CS 1711 2005 Program Style Guide
Version 1.0

1. Naming

1.1 Use meaningful names.

Use descriptive names for all identifiers (names of classes, variables and methods). Avoid ambiguity. Avoid abbreviations. Simple mutator methods should be named setSomething(...). Simple accessor methods should be named getSomething(...). Accessor methods with boolean return values are often called isSomething(...), for example, isEmpty().

1.2 Class names start with a capital letter.

1.3 Class names are singular nouns.

1.4 Method and variable names start with lowercase letters.

All three - class, method and variable names - use capital letters in the middle to increase readability of compound identifiers, e.g. numberOfItems.

1.5 Constants are written in UPPERCASE.

Constants occasionally use underscores to indicate compound identifiers: MAXIMUM_SIZE

2. Layout

2.1 One level of indentation is four spaces.

2.2 All statements within a block are indented one level.

2.3 Braces for classes and methods are alone on one line.

The braces for class and method blocks are on separate lines and are at the same indentation level, for example:

public int getAge()

2.4 Optional: you may apply 2.3 for all blocks, but you must be consistent. For all other blocks, braces open at the end of a line.

All other blocks open with braces at the end of the line that contains the keyword defining the block. The closing brace is on a separate line, aligned under the keyword that defines the block. For example:

while(condition) {

if(condition) {
else {

2.5 Always use braces in control structures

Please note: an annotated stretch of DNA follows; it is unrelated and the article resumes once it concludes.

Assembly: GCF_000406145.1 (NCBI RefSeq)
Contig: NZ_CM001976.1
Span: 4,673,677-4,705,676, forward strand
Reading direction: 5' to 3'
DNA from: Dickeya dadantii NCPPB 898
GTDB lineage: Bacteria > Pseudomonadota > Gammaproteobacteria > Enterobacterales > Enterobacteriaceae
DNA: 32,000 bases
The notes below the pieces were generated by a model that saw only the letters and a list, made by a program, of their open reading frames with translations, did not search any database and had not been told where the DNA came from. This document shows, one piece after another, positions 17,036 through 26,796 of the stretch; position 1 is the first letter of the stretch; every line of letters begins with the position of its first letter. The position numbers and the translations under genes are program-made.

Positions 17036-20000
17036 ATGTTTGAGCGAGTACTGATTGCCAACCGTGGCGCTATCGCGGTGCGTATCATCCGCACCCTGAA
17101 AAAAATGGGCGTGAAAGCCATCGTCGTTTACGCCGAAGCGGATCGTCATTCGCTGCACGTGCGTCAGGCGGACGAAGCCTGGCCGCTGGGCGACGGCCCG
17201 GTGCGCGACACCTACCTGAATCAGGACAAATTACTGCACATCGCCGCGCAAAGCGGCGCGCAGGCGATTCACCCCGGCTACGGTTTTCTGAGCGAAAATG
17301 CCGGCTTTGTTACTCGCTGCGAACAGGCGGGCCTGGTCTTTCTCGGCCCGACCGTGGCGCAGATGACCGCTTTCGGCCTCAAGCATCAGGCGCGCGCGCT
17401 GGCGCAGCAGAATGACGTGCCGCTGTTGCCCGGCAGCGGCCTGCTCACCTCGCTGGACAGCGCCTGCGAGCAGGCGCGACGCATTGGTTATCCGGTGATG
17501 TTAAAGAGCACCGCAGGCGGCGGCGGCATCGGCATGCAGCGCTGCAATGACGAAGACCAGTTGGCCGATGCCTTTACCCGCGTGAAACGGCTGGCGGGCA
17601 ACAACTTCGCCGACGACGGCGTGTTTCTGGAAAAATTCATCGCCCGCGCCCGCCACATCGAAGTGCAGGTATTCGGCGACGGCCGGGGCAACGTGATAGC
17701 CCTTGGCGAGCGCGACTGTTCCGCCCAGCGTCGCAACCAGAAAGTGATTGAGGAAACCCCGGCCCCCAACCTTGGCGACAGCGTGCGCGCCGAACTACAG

Braces are used in if-statements and loops even if the body is only a single statement.

2.6 Use a space before the opening brace of a control structure's block.

2.7 Use a space around operators.

3. Documentation

3.1 Every class has a Javadoc class comment at the top.

The class comment contains at least
- the file name and/or related identifying information including, if applicable, copyright information
- a general description of the class
- course related information
- the author's name(s) in Javadoc format
- a version comment (Javadoc format) providing at least the date - note that several version comments are permitted.

Every person who has contributed to the class has to be named as an author or has to be otherwise appropriately credited.

A version number can be a simple number, a date, or other formats. The important thing is that a reader must be able to recognise if two versions are not the same, and be able to determine which one is newer.

Immediately follow each file header with:
-The package name.
- The import list.


   File: Convert.java
   Contents: Class to convert Celsius to Fahrenheit or vice versa
   Course Info: COMP 1711, Lab 1, Question 2

   @author Jane Doe   
   @version 2005-10-01 

package demo;
import java.util.NoSuchElementException;

3.2 Every method has a method comment.

3.3 Comments are Javadoc-readable.

Class and method comments must be recognised by Javadoc. In other words: they should start with the comment symbol /**.

3.4 Code comments (only) where necessary.

Comments in the code should be included where the code is not obvious or difficult to understand (while preference should be given to make the code obvious or easy to understand where possible), and where it helps understanding of a method. Do not comment obvious statements - assume your reader understands Java!

4. Language use restrictions

4.1 Order of declarations: fields, constructors, methods.

The elements of a class definition appear (if present) in the following order: package statement; import statements; class comment; class header; field definitions; constructors; methods.

4.2 Fields may not be public (except for final fields).

4.3 Always use an access modifier.

Specify all fields and methods as either private, public, or protected. Never use default (package private) access.

4.4 Import classes separately.

Import statements explicitly naming every class are preferred over importing whole packages. E.g.

import java.util.ArrayList;
import java.util.HashSet;

is better than

import java.util.*;

4.5 Always include a constructor (even if the body is empty).

4.6 Always include superclass constructor call.

In constructors of subclasses, do not rely on automatic insertion of a superclass call. Include the super(...) call explicitly, even if it would work without it.

4.7 Initialise all fields in the constructor.